How maize makes an antibiotic cocktail
Maize (Zea mays) produces a plethora of antibiotics called zealexins. Even though scientists have identified at least 15 zealexins, they suspect there are even more to find. Zealexins are produced in every corn variety and protect maize by fending off fungal and microbial infections. Scientists had assumed that maize synthesizes these compounds via clear, straight pathways, entailing the function of more than a dozen enzymes. But researchers have now revealed that just a handful of enzymes are needed to transform zealexins and related precursors into a bonanza of diverse structures.
Zealexins belong to a class of chemicals called terpenoids, which have a structure belonging to a group of chemicals called terpenes. Terpenes are important in plant growth, defense, and environmental interactions, and also have industrial applications, including bioenergy. All plants make terpenoids, which carry out a diverse array of functions, including acting as antibiotics. But zealexins are almost completely limited to maize. By deciphering the zealexin synthesis pathway, this study makes it possible to harness the protective function of zealexins and related compounds for other plants, including those cultivated for bioenergy. The zealexin synthesis pathway may be especially amenable to transfer into other plants because some of its enzymes can transform diverse terpene substrates into many products; giving scientists a bigger bang for their buck. The research team reports that transferring just four genes encoding these enzymes to another plant, such as Sorghum bicolor—a candidate bioenergy feedstock and JGI Flagship Plant—could produce at least 15 zealexins. Moreover, zealexin biosynthetic enzymes would also act on native substrates to produce additional novel antibiotics.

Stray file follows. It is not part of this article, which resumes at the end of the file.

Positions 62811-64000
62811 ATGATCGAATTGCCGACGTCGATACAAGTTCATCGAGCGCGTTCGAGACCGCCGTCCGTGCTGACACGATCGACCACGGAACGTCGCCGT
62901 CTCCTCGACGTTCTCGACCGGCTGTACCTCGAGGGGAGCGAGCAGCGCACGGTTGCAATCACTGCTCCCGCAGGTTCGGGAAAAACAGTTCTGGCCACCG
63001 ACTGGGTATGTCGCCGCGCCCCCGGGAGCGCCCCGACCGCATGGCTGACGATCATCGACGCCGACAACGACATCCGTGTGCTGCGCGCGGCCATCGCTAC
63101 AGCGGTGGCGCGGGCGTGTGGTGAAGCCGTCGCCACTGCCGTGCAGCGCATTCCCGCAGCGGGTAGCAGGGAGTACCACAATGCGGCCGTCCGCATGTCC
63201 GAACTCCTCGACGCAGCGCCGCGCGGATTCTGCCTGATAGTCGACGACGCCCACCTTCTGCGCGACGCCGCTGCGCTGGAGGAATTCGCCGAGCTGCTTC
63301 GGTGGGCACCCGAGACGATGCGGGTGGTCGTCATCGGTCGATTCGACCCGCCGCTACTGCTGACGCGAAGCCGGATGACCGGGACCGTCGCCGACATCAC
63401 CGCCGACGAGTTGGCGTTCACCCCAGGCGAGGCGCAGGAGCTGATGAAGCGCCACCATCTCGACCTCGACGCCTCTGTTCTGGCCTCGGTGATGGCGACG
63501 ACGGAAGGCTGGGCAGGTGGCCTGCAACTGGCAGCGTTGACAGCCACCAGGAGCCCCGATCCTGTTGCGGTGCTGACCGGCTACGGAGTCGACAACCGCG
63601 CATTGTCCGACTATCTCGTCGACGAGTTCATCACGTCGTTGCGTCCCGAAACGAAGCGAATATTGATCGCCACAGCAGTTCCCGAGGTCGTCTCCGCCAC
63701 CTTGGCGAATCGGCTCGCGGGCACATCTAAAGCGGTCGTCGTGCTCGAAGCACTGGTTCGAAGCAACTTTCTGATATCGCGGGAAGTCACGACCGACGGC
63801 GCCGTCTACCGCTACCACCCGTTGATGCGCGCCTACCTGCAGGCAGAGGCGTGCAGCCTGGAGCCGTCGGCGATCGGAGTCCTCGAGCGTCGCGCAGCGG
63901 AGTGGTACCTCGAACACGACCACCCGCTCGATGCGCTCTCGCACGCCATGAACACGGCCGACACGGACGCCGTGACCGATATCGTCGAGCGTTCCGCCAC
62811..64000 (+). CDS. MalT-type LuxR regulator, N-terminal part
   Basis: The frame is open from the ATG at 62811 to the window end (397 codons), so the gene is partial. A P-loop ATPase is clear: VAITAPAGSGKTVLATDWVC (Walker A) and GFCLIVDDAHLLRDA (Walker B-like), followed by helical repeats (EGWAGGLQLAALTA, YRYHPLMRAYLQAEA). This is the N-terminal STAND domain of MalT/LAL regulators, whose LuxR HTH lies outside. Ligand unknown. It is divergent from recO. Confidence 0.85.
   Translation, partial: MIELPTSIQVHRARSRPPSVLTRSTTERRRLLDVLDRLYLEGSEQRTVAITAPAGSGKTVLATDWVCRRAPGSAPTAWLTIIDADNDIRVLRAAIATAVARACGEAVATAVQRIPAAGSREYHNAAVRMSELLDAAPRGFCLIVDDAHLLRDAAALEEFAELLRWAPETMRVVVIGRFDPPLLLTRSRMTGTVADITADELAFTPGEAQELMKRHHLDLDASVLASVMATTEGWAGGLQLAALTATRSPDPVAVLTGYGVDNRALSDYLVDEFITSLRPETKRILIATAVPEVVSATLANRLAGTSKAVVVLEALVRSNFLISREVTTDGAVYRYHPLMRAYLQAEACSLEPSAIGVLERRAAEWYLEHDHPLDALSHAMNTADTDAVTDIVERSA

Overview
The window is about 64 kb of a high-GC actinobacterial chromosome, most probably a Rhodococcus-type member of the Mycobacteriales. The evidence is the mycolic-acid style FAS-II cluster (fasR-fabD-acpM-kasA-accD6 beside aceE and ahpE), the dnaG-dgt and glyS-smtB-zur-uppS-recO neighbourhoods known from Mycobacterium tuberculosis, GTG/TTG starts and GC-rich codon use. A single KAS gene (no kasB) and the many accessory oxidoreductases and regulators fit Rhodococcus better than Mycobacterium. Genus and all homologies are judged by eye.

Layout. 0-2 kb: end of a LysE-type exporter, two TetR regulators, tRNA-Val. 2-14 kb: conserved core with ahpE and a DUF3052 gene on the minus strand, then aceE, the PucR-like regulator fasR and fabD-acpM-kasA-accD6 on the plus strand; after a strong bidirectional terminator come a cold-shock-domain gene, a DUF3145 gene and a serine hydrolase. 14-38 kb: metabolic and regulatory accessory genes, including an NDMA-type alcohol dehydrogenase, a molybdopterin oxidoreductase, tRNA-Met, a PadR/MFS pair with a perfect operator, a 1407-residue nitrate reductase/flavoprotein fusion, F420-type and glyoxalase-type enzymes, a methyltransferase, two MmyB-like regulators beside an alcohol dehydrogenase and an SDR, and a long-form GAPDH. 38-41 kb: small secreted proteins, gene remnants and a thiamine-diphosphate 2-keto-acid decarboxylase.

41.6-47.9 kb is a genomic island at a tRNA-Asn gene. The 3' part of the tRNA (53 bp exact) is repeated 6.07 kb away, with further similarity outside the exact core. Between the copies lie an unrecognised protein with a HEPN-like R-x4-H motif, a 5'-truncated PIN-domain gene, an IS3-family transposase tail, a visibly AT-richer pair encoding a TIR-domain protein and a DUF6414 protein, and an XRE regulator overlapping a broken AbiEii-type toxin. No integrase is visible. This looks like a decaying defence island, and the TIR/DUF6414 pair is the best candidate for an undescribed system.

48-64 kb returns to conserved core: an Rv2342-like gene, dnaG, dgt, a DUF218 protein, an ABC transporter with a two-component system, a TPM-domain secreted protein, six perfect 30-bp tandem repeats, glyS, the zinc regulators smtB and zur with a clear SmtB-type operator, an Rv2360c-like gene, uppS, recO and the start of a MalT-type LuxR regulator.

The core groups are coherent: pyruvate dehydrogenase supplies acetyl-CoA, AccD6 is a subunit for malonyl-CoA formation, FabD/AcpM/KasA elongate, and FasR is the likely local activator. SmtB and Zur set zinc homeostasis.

The zealexins are chemically complex, but their biosynthetic pathway is simpler than scientists had suspected. A team recently reported in Nature Plants that the zealexin pathway has an "hourglass" shape with diverse precursors in, and many different products out, instead of the more typical, one enzyme, one product. At each step, the zealexin pathway utilizes dexterous enzymes— terpene synthases and cytochrome P450s—that catalyze multiple products, resulting in many antibiotics.
To uncover the enzymes, the team used a battery of techniques. They screened panels of hundreds of maize lines for genetic variation in the ability make zealexins, and harnessed gene expression data from these lines to identify genes associated with zealexin synthesis. The researchers used proteomics to home in on precise biosynthetic enzymes elicited by fungal infection. They analyzed differences among mutant maize strains, deploying gene editing to knock out four critical zealexin pathway genes. And they transferred genes of interest to tobacco (Nicotiana benthamiana), giving the plant the ability to produce diverse zealexins. These genes were synthesized by the U.S. Department of Energy (DOE) Joint Genome Institute (JGI), a DOE Office of Science User Facility, through its Community Science Program. And the work is part of a larger CSP Functional Genomics proposal to understand terpene synthesis and function across many plants in addition to maize, including the bioenergy crop switchgrass.
The team confirmed just how important zealexins are to maize health. Infections with a stalk-rotting fungus (Fusarium graminearum) and a bacterium that causes wilting (Pantoea stewartii) were much more severe when the zealexin biosynthetic pathway was knocked out.
Interestingly, the enzymes the team uncovered were found in multiple, semi-redundant clusters on different maize chromosomes. The collective results demonstrate that the zealexin pathway is a critical biochemical defense in maize, which has been largely overlooked, according to the study's senior author Alisa Huffaker, a biologist at the University of California, San Diego. The findings could help scientists produce more robust bioenergy plants in the future.